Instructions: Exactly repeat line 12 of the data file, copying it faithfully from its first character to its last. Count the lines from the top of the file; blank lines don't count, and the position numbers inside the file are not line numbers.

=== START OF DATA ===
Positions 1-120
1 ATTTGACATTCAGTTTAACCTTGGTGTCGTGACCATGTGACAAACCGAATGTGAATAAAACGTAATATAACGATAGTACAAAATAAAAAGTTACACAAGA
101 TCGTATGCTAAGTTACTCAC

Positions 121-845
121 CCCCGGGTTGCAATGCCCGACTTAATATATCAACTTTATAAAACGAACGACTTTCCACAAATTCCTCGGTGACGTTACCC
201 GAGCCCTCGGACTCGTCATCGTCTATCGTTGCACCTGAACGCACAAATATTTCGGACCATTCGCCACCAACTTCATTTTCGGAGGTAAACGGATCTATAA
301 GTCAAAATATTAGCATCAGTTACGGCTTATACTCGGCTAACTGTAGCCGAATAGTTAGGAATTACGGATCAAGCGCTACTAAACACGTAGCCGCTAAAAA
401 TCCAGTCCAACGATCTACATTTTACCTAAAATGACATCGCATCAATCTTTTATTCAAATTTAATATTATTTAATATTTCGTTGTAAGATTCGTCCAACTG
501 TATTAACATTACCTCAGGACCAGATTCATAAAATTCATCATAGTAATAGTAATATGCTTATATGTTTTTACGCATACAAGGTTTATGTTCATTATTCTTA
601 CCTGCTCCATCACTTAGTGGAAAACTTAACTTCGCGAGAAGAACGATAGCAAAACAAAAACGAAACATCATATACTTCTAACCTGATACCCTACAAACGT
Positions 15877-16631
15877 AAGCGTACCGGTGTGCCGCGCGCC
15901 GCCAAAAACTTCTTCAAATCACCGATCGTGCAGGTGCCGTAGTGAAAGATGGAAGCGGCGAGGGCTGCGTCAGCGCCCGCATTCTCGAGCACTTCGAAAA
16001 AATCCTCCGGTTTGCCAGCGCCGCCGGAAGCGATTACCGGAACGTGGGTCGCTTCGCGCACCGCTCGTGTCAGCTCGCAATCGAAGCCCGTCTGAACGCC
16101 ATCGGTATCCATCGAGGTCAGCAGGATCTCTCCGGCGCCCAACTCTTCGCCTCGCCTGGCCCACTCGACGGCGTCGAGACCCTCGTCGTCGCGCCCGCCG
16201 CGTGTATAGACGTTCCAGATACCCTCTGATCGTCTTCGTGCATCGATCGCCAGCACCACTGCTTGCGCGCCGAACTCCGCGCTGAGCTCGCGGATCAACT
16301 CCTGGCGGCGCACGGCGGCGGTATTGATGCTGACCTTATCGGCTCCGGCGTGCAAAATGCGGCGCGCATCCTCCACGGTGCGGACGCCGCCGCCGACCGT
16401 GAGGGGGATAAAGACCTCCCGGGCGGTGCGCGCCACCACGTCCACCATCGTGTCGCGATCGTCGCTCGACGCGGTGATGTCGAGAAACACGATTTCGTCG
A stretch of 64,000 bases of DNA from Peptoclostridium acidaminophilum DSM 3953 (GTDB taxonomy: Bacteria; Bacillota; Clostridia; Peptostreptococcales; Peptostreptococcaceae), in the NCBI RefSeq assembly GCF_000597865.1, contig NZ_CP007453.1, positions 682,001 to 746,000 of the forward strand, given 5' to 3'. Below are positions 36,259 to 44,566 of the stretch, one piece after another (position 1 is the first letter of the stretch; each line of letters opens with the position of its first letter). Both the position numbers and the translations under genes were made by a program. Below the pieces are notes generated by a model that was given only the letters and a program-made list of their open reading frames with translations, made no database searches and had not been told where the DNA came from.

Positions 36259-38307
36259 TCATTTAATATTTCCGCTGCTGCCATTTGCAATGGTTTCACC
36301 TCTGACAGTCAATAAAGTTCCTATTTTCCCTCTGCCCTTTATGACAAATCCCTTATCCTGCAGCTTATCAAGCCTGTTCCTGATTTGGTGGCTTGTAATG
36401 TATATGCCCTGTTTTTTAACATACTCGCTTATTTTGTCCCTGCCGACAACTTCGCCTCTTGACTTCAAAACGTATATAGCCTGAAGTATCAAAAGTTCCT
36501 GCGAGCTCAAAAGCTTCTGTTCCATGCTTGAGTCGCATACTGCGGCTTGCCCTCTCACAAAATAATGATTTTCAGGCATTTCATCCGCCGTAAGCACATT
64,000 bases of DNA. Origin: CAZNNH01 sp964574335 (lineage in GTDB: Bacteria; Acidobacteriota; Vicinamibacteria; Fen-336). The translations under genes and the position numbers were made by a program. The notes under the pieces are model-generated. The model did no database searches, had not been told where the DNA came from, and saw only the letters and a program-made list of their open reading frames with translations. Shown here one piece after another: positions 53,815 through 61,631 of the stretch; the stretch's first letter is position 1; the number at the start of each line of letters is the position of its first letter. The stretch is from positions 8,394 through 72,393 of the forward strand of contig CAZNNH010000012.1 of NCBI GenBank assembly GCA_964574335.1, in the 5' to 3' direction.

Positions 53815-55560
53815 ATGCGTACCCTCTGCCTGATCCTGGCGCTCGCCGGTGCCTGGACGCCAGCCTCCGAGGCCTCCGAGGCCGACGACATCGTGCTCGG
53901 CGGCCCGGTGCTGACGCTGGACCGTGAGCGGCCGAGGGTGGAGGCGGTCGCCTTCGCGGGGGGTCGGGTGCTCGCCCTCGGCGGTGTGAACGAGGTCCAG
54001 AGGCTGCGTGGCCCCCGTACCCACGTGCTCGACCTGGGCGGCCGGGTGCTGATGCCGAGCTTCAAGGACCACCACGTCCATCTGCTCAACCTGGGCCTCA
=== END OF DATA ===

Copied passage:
15877 AAGCGTACCGGTGTGCCGCGCGCC